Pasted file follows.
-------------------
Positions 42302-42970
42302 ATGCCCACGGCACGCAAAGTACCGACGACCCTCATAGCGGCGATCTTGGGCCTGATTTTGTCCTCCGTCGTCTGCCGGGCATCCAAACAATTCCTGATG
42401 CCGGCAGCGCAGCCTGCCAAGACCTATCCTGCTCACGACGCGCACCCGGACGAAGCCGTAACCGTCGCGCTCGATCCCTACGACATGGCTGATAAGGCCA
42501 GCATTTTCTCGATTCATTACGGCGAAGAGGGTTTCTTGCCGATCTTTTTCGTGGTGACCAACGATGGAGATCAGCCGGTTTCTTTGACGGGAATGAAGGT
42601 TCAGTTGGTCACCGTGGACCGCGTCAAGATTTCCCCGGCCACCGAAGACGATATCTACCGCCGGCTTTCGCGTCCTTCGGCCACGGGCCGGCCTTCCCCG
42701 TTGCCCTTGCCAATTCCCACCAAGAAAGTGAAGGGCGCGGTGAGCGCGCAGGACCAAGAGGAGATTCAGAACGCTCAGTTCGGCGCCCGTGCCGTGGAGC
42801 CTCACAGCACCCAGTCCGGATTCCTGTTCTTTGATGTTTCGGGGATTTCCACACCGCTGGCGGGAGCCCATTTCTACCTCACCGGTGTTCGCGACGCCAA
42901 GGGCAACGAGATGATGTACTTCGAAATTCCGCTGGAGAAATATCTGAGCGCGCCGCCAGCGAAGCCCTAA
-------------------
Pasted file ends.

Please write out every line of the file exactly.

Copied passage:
Positions 42302-42970
42302 ATGCCCACGGCACGCAAAGTACCGACGACCCTCATAGCGGCGATCTTGGGCCTGATTTTGTCCTCCGTCGTCTGCCGGGCATCCAAACAATTCCTGATG
42401 CCGGCAGCGCAGCCTGCCAAGACCTATCCTGCTCACGACGCGCACCCGGACGAAGCCGTAACCGTCGCGCTCGATCCCTACGACATGGCTGATAAGGCCA
42501 GCATTTTCTCGATTCATTACGGCGAAGAGGGTTTCTTGCCGATCTTTTTCGTGGTGACCAACGATGGAGATCAGCCGGTTTCTTTGACGGGAATGAAGGT
42601 TCAGTTGGTCACCGTGGACCGCGTCAAGATTTCCCCGGCCACCGAAGACGATATCTACCGCCGGCTTTCGCGTCCTTCGGCCACGGGCCGGCCTTCCCCG
42701 TTGCCCTTGCCAATTCCCACCAAGAAAGTGAAGGGCGCGGTGAGCGCGCAGGACCAAGAGGAGATTCAGAACGCTCAGTTCGGCGCCCGTGCCGTGGAGC
42801 CTCACAGCACCCAGTCCGGATTCCTGTTCTTTGATGTTTCGGGGATTTCCACACCGCTGGCGGGAGCCCATTTCTACCTCACCGGTGTTCGCGACGCCAA
42901 GGGCAACGAGATGATGTACTTCGAAATTCCGCTGGAGAAATATCTGAGCGCGCCGCCAGCGAAGCCCTAA